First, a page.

I grew up on the late 1960s but mostly the 1970s NFL when the Miami Dolphins, Pittsburgh Steelers and to a lesser degree (certainly in the playoffs where the Dolphins or Steelers usually beat them) Oakland Raiders ruled. (I think I threw the Raiders in for alliteration purposes, good team though they were, they didn't measure up and got lucky a few times vs. Miami, Pittsburgh and others - more at bottom of post***).
(As for the wonderful, always interesting and terribly under-rated by those who never played the game CFL, grew up on the Montreal Alouettes 1970s teams)
But we're gearing up for the Super Bowl Feb. 6 so NFL it is in this post.
And while I'm obviously aware of and respect the history of the Green Bay Packers, given my 'watching' history with the Steelers, I'm hoping they win another Super Bowl. I like their coach (Mike Tomlin), their coaching continuity (three coaches - Chuck Noll, Bill Cowher, Tomlin) since 1970 and the way they've always played the game: Tough running, good passing, great defence.
Though he is reportedly reformed, I still have difficulty countenancing quarterback Ben Roethlisberger (recent allegations of sexual assault). But overall, I like the Steelers.
Yet, in this Super Bowl, I wouldn't mind so much mind if the Packers won. For one thing, I have a journalism friend in Ohio I met four years ago at a conference and who remains a Facebook friend who lives and dies with the Packers, and I can't help but hope his ongoing loyalty is rewarded.
But most of all, I want Aaron Rodgers to lead the Packers to a title (and more), which would tie him with the annoying Brett Favre in terms of Super Bowl wins with Green Bay. (And I cheered for the Packers when they, under Favre's direction, beat the pre-Tom Brady-Bill Belichick New England Patriots in the Super Bowl).
So, go Steelers. And Packers. I have little rooting interest in all sports as I age, I just hope for and enjoy good games. But both of these historically important 'name' teams have always had an impact on me in varioius ways.
So I guess I can't lose on Super Bowl Sunday, Feb. 6.
*** Now, as for those 1970s Raiders. They were blown out various times by the Dolphins (27-10 in 1973 in the AFC title game) and Steelers in AFC championship games.
When they did beat the Dolphins or Steelers of that era, MASSIVE asterisks were in order in my view.
1974 NFL season: Two-time defending Super Bowl champion Dolphins, ripped apart by the signings of Larry Csonka, Jim Kiick and Paul Warfield by the new World Football League, STILL nearly beat the Raiders, who won an AFC divisional playoff game 28-26 over Miami on a last-minute desperation pass.
The Raiders were then thumped, at home, 24-13 by the Steelers, who were en route to their first Super Bowl title and granted Oakland 29 (!!!) yards rushing in the AFC championship game. Pittsburgh permitted the Minnesota Vikings 17 yards rushing on 21 carries in a 16-6 Super Bowl win. I watched these games. I saw it happen.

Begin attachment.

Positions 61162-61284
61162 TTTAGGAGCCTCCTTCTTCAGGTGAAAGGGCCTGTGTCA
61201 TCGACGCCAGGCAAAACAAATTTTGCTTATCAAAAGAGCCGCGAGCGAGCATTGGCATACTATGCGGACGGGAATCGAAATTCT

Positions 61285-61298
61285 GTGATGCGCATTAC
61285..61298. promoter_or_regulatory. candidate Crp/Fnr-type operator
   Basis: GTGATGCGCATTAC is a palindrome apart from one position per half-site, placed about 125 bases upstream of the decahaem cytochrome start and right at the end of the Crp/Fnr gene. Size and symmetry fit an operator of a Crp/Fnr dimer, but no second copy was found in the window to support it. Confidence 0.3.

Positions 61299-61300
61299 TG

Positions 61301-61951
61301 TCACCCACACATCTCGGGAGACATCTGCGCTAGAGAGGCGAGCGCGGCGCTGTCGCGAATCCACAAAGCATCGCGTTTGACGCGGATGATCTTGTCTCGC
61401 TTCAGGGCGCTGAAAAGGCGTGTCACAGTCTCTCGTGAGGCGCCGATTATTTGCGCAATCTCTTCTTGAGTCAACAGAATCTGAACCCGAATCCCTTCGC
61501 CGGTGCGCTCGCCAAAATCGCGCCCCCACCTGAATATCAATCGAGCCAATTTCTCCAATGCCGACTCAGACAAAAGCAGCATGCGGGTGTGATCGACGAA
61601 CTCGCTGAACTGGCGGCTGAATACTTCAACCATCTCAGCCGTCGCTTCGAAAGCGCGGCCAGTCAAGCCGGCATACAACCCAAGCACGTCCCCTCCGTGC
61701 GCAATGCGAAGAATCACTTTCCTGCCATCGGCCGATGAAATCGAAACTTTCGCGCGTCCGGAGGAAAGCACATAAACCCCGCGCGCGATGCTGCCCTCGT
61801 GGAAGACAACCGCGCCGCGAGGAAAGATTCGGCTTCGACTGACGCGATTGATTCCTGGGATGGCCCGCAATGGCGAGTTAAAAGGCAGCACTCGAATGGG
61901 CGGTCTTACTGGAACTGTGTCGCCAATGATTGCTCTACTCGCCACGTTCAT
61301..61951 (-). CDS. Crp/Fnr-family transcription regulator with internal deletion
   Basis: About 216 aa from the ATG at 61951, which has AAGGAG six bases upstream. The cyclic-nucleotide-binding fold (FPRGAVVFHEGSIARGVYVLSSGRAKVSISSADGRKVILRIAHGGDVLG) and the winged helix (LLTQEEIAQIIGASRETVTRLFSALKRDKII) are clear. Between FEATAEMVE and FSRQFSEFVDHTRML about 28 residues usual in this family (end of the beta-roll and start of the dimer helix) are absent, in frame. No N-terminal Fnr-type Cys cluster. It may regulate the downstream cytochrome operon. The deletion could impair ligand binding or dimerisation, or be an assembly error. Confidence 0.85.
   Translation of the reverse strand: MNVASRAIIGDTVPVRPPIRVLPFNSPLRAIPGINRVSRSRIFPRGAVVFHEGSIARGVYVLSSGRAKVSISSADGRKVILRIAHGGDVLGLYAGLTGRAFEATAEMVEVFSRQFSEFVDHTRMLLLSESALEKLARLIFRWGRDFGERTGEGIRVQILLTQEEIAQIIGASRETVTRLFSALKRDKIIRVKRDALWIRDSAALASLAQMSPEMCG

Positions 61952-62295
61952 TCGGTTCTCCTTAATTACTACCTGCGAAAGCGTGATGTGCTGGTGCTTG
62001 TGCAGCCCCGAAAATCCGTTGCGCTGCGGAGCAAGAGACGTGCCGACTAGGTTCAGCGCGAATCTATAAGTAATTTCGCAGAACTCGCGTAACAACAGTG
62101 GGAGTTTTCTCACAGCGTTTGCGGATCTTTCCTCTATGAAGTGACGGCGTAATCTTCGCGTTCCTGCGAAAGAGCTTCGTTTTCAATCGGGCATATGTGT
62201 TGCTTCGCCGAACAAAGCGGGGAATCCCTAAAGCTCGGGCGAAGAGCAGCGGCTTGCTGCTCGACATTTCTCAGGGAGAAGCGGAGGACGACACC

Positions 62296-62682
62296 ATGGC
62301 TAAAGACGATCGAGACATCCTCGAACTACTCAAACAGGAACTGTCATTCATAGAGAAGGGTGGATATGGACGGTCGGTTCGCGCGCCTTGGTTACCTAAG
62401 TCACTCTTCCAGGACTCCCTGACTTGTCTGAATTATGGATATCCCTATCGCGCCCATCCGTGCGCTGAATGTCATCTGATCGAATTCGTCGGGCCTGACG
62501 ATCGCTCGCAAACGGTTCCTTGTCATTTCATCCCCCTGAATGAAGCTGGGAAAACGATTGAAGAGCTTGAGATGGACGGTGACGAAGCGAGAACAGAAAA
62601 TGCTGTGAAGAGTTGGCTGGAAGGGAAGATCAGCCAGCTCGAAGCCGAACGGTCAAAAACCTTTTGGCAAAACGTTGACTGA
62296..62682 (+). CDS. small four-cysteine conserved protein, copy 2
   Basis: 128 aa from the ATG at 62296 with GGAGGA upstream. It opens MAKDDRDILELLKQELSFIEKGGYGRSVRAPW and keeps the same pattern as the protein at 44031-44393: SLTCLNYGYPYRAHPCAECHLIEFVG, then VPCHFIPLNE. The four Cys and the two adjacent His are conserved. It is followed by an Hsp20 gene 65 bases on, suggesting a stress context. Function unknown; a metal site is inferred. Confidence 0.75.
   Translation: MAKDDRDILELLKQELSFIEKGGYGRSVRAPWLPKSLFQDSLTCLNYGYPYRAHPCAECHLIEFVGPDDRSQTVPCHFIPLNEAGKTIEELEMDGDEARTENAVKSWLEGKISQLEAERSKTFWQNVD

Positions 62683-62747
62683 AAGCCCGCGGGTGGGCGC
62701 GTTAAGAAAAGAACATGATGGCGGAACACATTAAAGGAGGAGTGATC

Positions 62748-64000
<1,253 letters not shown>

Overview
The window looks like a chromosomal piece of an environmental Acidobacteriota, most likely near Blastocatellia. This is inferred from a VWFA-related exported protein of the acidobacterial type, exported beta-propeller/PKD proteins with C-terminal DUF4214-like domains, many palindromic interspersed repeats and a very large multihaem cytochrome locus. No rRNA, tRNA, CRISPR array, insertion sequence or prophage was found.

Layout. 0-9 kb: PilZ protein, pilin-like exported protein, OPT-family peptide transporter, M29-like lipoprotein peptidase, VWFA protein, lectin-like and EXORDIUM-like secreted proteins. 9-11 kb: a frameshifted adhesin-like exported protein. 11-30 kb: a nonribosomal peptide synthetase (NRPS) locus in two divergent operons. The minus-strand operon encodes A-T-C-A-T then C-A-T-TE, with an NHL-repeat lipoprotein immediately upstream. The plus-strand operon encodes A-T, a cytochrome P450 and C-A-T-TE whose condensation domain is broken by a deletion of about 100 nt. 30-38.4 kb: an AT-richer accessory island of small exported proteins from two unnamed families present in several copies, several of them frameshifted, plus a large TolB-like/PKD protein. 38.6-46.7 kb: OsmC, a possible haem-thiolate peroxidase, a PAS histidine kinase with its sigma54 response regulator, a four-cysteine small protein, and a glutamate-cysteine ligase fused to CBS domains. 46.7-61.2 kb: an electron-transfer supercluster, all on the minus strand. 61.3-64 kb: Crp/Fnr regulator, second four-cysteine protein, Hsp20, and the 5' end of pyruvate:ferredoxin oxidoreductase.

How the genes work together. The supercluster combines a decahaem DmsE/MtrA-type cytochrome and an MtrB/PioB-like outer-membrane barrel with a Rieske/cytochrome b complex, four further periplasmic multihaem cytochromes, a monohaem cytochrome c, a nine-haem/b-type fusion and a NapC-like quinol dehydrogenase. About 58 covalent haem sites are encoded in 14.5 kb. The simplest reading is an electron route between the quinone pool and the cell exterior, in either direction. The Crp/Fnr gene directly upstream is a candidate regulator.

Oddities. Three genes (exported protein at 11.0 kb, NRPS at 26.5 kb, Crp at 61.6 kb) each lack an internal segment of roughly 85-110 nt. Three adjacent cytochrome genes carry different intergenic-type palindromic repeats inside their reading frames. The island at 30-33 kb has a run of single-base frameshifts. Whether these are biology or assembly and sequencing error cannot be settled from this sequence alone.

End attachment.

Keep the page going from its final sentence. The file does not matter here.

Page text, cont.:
1976 NFL season: I also saw the best team, arguably, ever, lose to the lucky Raiders in the 1976 AFC championship game. That would be the 1976 Steelers, who started the year 1-4 (won-lost), lost quarterback Terry Bradshaw to injury and rode an amazing defence (five shutouts and just 28 points - yes, total - allowed over the last nine regular season games - to a 10-4 record only to see it all fall to the Raiders 24-7 in the AFC championship game when the Steelers had to play WITHOUT their two top running backs, Franco Harris and Rocky Bleier, who had been injured earlier in the playoffs.
Pittsburgh Steelers, 1976 season. Many of the members of the Steeler dynasty of the 1970s term this team, which DID NOT win the Super Bowl, as (arguably) the best Pittsburgh team ever. I saw this team. Injury-ravaged, the defence just TOOK OVER. Check out the results: 28 points allowed over the last nine regular season games. A blowout 40-14 playoff win during which key injuries occurred and benefited Oakland.
Arguably, the best team ever. Beyond argument: The best team that never won a league championship.
And the Raiders of that era (check out linebacker Phil Villapiano and/or defensive back George Atkinson on NFL network) continue to gloat/disparage reality - which is, they never beat a fully healthy Steelers dynasty team of the 1970s).
Injuries are part of the game, obviously. But the Raider also benefited that season - which they continue to brag about if you watch NFL Films/Network - from a terrible call in an earlier playoff game against the New England Patriots. Which is ironic, given that 20 years later the Raiders lost a playoff game to the Patriots and argue forevermore about the vagaries of the 'tuck' rule. What goes around, comes around as the saying goes.